Stephen Gee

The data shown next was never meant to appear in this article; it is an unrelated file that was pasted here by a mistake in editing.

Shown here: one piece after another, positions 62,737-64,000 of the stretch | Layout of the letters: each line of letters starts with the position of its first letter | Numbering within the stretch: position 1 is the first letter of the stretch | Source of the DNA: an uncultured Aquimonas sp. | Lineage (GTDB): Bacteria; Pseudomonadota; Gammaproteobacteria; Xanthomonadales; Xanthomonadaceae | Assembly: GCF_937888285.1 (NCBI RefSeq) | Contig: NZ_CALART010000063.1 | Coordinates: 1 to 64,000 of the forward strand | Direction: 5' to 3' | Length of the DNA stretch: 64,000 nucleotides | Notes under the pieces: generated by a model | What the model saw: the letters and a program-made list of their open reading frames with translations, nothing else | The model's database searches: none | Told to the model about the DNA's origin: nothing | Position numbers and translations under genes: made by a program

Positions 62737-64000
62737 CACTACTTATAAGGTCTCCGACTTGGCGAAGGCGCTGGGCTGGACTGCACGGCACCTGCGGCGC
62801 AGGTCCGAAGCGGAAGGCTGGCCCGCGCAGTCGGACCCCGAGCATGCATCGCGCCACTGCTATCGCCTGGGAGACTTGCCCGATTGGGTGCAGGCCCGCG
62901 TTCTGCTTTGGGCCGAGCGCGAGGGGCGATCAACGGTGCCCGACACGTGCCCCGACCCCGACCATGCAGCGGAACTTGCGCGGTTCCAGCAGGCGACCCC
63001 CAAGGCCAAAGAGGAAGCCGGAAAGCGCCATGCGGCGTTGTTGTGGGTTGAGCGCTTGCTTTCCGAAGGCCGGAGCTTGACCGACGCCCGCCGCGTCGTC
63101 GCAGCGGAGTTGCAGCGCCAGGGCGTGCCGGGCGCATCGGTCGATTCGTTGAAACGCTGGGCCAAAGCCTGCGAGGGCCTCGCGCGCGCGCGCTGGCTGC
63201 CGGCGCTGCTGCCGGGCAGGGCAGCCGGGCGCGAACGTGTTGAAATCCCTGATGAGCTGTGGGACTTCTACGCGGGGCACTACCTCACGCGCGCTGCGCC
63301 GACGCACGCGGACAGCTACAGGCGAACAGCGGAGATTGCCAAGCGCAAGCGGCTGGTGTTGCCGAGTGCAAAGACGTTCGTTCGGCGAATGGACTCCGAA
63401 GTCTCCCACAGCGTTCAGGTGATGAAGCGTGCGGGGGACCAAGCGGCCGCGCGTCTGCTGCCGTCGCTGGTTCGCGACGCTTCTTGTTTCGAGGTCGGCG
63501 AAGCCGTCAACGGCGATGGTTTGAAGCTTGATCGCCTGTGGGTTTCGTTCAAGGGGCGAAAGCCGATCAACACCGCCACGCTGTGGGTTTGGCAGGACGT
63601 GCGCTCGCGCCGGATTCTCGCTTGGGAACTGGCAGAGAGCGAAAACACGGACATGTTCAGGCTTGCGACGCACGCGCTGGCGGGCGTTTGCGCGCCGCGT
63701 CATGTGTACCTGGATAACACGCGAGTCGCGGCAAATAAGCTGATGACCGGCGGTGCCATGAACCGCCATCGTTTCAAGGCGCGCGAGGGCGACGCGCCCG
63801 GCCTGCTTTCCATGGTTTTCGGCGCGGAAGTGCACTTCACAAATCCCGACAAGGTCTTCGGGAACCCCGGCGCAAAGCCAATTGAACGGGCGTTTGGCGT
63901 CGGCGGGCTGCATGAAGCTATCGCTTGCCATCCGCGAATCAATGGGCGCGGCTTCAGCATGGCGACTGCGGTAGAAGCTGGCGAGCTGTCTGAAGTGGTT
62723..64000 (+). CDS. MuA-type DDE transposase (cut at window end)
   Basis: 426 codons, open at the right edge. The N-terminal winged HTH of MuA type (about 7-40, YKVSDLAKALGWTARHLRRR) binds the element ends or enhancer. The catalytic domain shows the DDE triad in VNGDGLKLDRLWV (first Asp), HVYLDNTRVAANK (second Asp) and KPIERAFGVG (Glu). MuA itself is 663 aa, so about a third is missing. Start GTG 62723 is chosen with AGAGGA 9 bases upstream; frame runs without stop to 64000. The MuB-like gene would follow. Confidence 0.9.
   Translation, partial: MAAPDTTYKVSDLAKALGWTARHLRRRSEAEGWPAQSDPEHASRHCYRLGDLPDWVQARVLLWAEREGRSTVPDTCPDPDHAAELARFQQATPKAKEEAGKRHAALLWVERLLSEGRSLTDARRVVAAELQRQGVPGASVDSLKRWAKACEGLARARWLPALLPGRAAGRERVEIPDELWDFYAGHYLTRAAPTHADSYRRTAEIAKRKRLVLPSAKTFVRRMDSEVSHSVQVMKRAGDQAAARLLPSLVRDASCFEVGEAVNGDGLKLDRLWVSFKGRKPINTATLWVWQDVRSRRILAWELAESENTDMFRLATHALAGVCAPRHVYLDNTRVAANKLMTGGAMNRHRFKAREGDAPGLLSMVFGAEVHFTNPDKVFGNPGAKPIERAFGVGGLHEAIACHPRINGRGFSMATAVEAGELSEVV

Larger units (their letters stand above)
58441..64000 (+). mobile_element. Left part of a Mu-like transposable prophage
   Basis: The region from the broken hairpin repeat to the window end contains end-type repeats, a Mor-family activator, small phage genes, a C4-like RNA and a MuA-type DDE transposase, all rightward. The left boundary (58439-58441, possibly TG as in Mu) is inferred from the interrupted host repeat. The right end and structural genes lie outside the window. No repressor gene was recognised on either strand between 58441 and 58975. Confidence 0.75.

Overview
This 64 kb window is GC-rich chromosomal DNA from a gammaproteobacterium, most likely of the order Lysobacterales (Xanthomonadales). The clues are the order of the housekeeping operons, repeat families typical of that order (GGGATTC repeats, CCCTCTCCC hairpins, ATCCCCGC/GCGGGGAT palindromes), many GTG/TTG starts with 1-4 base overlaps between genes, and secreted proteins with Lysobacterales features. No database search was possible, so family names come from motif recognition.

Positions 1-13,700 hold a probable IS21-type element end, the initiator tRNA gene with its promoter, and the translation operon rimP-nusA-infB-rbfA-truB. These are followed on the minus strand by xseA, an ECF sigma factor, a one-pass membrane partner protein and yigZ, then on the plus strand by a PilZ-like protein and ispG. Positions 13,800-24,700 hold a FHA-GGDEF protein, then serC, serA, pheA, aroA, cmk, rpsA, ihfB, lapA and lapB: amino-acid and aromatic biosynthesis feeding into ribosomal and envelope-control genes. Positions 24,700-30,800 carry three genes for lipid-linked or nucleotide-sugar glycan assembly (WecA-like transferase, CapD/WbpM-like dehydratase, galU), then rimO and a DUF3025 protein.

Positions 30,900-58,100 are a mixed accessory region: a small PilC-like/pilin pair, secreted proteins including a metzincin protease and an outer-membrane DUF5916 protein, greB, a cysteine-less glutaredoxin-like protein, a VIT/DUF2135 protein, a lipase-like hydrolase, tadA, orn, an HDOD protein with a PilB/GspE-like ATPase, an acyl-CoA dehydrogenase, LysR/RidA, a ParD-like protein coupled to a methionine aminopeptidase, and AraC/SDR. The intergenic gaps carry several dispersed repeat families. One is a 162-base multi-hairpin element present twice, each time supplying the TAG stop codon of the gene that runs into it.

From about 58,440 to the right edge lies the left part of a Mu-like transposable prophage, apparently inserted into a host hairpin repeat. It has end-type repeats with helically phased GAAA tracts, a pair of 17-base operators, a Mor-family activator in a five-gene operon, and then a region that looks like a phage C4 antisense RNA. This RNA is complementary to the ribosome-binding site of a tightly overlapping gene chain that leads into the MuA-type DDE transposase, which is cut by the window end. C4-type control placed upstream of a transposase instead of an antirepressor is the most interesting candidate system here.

Freedom of religion in the workplace has recently become a hot topic with regards to whether U.S. or state laws (mainly contraceptive care and treatment of same-sex, married employees’ spouses) must accommodate certain employer’s religious beliefs or else violate the employer’s constitutional right. However, before this recent employer-centric topic came to light, the main focus was on employees and to what extent employers must accommodate an employee’s religion via Title VII. Most, if not all, academic literature has argued an employer’s duty to accommodate employee’s religion is too weak under Title VII and should thus be increased to the significant employer burden to accommodate an employee’s disability under the ADA. However, courts have consistently held an employer only has a de minimis burden to accommodate its employee’s religion. This article serves as a devil’s advocate argument for why the legal commentators are wrong and why the current Title VII religious accommodation standards are correct. Issues such as “choice,” constitutionality, and judicial efficiency are covered in-depth. Ultimately, the main counterargument this article makes is how raising the Title VII burden on employer’s will create a “moral hazard” for employees to pick and choose a religion to avoid compliance with neutral employer rules.